Statewide Hispanic Chamber of Commerce of New Jersey Announces Support for Relief for Excluded Immigrant Workers

Statewide Hispanic Chamber of Commerce of New Jersey Announces Support for Relief for Excluded Immigrant Workers

Earlier today, representatives from the Statewide Hispanic Chamber of Commerce of New Jersey joined immigrant essential workers, who are on Day 8 of the “Fast for Relief” hunger strike

(Newark, NJ – April 14, 2021): Today, the Statewide Hispanic Chamber of Commerce of New Jersey announces their support for the “Recovery for All” campaign and urges Gov. Murphy and the state legislature to provide aid to the state’s half-million undocumented immigrants and their families.

Earlier today, representatives from the Statewide Hispanic Chamber of Commerce of New Jersey joined immigrant essential workers, who are on Day 8 of the “Fast for Relief” hunger strike, at a rally at an immigrant-run small business in Newark, NJ. They call on the Governor and legislature to create a fund to provide $600 weekly payments to workers left behind from aid and stimulus-like payments to immigrants left behind from relief.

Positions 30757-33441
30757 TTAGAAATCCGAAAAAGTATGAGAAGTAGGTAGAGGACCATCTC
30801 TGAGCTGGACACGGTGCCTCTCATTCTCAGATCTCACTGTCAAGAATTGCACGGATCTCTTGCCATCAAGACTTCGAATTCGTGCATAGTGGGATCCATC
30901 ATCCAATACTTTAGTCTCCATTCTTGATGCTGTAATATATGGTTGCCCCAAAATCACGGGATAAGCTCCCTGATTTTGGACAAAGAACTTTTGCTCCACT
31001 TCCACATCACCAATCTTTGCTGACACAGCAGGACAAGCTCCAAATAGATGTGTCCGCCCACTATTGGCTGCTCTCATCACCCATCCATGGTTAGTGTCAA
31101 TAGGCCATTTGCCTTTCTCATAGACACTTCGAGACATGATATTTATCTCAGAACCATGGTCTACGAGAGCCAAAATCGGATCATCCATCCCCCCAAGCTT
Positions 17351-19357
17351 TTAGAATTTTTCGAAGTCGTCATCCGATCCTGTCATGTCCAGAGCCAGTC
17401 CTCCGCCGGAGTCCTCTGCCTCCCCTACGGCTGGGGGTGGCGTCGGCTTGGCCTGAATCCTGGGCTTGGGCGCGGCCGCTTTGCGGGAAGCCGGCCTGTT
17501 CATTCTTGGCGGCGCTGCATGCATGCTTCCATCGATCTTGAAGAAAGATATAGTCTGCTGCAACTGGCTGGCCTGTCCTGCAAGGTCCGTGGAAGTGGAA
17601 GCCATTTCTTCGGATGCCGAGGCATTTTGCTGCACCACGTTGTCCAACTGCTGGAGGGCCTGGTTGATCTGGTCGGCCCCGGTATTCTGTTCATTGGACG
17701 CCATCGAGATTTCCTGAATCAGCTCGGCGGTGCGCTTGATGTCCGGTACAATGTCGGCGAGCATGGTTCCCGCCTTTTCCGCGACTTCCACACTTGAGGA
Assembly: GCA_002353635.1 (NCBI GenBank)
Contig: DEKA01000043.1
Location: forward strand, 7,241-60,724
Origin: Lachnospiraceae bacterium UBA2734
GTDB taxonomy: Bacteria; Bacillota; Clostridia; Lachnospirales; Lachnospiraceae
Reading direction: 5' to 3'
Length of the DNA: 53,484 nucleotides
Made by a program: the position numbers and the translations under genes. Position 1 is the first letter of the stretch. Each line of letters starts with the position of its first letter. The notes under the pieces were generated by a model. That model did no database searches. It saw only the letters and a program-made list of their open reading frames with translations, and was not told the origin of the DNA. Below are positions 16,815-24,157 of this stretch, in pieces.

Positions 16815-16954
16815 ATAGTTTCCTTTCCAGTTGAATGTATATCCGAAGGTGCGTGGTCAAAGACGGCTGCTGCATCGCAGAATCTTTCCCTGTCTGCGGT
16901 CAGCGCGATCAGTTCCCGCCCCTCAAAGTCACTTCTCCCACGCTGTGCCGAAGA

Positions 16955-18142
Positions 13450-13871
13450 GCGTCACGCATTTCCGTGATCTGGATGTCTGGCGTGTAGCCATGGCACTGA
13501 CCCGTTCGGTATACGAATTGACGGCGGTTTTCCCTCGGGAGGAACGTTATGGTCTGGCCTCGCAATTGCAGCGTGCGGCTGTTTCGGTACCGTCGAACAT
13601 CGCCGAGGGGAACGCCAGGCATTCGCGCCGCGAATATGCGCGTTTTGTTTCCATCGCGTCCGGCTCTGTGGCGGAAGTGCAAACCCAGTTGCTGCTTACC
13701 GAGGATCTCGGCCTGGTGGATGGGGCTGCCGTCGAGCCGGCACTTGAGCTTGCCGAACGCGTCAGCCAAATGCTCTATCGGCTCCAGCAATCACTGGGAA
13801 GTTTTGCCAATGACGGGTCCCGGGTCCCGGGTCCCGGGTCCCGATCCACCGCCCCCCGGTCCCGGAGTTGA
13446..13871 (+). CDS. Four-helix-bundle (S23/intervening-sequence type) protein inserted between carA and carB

Luis De La Hoz, Chairman of the Statewide Hispanic Chamber of NJ, said “Immigrants are an important engine for our economy in the Garden State. We account for 50% of all main street businesses. There are over 120,000 Latino-owned businesses that contribute $20 billion annually to New Jersey’s economy. When the backbone of our economy suffers, we all lose. Gov. Murphy must step up to provide aid to excluded immigrant workers, business owners, and their families so we can all survive the pandemic.”

Hilda Mera, immigrant small business owner, Chamber member of the Statewide Hispanic Chamber of NJ, and member of Make the Road New Jersey said “For more than one year, we have been excluded from any form of aid, despite the contributions we have paid to our state’s economy. I’m calling on Governor Murphy and our state legislature to provide economic relief. Not just for small businesses but also for essential immigrant workers who have been the backbone of keeping our state open during the pandemic.”

Despite significant unexpected revenue, immigrant workers and others left behind from relief, have not received a penny in unemployment or stimulus, despite contributing more than $1 billion to the UI system over the past ten years and $1.6 billion annually in federal, state, and local taxes.

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